Kaleidoscope Play & Learn program designated a Promising Practice
Child Care Resources’ Kaleidoscope Play & Learn program was recently awarded Promising Practice designation by the University of Washington’s Evidence-Based Practice Institute. Kaleidoscope Play & Learn earned the designation by building the program on sound theory and foundational research and by producing evidence through evaluation that shows consistent, positive results for program participants.
Kaleidoscope Play & Learn is a program of weekly, facilitated play groups for young children and their Family, Friend and Neighbor caregivers and their parents. In the groups, families learn about child development and what they can do to support their children’s learning at home and in their neighborhoods.
“Kaleidoscope’s success and Promising Practice status is the result of the good-thinking and vision of dozens of community partners and funders and thousands of families who helped us shape and develop the program over the last 10 years,” said Lisa Conley, Kaleidoscope Play & Learn Program Coordinator. “It’s been an incredible and inspiring process to work with such committed and innovative people who were willing to try new ideas, learn and try again until we found what works best for children and families.”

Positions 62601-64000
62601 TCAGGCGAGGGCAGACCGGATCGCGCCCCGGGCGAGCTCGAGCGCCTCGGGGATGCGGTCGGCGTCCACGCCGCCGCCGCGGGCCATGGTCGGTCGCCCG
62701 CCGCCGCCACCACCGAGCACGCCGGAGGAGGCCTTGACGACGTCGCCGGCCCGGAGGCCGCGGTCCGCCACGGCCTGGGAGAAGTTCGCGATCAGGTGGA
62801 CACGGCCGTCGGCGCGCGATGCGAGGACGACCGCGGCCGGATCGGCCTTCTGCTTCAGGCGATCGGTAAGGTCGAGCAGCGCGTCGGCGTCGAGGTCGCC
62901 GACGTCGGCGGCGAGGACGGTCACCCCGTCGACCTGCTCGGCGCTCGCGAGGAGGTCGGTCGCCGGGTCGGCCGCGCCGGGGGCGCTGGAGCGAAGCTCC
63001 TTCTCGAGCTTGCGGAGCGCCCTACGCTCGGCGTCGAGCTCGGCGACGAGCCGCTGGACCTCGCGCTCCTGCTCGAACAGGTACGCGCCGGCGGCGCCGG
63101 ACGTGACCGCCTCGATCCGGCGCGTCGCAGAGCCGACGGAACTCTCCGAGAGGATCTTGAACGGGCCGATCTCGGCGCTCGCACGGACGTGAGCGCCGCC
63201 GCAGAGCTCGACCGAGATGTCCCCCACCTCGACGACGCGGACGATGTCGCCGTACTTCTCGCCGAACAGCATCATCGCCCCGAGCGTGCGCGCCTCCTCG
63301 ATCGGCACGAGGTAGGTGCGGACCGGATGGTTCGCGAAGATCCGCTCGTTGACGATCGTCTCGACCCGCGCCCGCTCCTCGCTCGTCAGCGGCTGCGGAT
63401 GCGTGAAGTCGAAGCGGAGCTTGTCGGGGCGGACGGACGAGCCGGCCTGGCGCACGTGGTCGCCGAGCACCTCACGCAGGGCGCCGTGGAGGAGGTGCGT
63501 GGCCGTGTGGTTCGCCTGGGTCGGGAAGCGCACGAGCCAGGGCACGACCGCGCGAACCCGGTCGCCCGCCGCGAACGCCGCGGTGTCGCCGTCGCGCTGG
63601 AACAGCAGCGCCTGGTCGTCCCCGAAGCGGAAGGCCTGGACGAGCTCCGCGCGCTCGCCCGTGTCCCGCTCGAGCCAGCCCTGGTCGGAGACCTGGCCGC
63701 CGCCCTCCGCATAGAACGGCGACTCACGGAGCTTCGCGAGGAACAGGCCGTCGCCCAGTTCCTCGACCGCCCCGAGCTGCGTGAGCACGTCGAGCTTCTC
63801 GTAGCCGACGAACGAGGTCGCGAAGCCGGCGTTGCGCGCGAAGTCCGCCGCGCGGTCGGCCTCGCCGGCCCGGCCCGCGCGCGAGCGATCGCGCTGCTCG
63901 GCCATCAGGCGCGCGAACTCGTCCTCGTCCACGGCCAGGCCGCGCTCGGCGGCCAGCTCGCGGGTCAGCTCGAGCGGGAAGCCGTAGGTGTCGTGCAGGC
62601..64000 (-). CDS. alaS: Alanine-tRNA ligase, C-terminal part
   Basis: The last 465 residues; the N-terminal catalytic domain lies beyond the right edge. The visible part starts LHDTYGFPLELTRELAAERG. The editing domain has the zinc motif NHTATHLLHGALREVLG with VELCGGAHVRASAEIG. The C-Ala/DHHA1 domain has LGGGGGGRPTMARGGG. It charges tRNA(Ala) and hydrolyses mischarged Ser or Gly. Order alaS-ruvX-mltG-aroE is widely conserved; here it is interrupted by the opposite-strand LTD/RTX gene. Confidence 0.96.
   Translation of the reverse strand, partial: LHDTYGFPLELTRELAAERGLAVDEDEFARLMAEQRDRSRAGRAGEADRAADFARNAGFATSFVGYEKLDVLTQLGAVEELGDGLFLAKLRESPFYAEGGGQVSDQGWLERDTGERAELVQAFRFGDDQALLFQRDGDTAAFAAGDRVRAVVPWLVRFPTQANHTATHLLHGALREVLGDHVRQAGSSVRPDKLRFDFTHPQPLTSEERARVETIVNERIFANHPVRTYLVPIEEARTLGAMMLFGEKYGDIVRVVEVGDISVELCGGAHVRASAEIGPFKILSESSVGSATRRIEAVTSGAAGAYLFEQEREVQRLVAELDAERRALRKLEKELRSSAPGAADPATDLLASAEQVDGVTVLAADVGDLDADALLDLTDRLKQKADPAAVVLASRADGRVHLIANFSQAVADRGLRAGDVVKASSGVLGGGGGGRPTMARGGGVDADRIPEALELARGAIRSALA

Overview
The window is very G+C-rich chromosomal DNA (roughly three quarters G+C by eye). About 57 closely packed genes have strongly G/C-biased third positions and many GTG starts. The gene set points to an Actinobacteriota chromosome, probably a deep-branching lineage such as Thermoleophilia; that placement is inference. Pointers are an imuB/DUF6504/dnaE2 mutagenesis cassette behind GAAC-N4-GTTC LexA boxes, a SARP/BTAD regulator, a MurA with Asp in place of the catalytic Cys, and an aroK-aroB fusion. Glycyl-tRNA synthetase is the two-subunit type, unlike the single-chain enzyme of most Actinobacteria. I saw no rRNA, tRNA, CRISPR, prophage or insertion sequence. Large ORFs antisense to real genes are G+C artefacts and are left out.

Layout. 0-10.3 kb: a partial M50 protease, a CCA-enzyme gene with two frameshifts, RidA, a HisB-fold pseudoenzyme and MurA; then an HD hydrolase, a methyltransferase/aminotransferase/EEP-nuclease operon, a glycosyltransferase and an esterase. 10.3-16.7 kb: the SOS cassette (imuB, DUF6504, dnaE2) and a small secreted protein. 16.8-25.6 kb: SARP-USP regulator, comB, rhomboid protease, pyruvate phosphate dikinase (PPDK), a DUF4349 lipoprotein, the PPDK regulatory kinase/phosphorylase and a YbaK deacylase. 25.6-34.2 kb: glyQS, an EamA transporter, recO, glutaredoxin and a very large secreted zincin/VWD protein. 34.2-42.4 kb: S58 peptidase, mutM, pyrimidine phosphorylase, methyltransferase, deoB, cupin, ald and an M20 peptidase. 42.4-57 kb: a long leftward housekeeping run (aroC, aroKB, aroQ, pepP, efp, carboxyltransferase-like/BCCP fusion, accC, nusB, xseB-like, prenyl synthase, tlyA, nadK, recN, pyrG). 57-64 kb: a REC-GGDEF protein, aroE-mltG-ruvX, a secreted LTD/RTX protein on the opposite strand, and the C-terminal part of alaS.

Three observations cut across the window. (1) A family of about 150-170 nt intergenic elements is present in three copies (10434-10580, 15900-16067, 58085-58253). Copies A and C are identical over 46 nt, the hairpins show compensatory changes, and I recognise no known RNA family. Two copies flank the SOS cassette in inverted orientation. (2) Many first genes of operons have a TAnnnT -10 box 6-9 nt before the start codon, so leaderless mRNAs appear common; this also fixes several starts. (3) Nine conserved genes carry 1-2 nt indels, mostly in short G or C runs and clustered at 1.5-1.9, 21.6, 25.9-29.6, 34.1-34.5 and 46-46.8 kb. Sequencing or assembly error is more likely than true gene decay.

From the outset, Kaleidoscope Play & Learn has measured its impact on the families it serves. ORS Impact has been our evaluation partner from the start.
“It has been amazing to see Kaleidoscope Play & Learn go from an idea that was being experimented with to meet the needs of underserved families and communities around Seattle to where it is today -- a program that can be implemented with confidence that makes a real difference to children and their caregivers,” noted Sarah Stachowiak, ORS Impact CEO and one of the founding members of Kaleidoscope’s evaluation team.
Tanya Laskelle, Family Support Services Director at Center for Human Services, has also been part of the team since the beginning. Tanya started as a group facilitator and now manages the Center for Human Services’ nine weekly Kaleidoscope groups. She hears from families about the positive impact the program has on their lives and the lives of their children.
“We receive such overwhelming feedback from our participants that Kaleidoscope Play & Learn is such a good fit for them because it impacts the entire family,” Tanya observed. “The program meets families where they’re at. It takes them on a journey that connects them with resources, ideas and experiences that lead to their child’s school readiness and build parents’ and caregivers’ confidence.”
To learn more about Kaleidoscope Play & Learn, click here.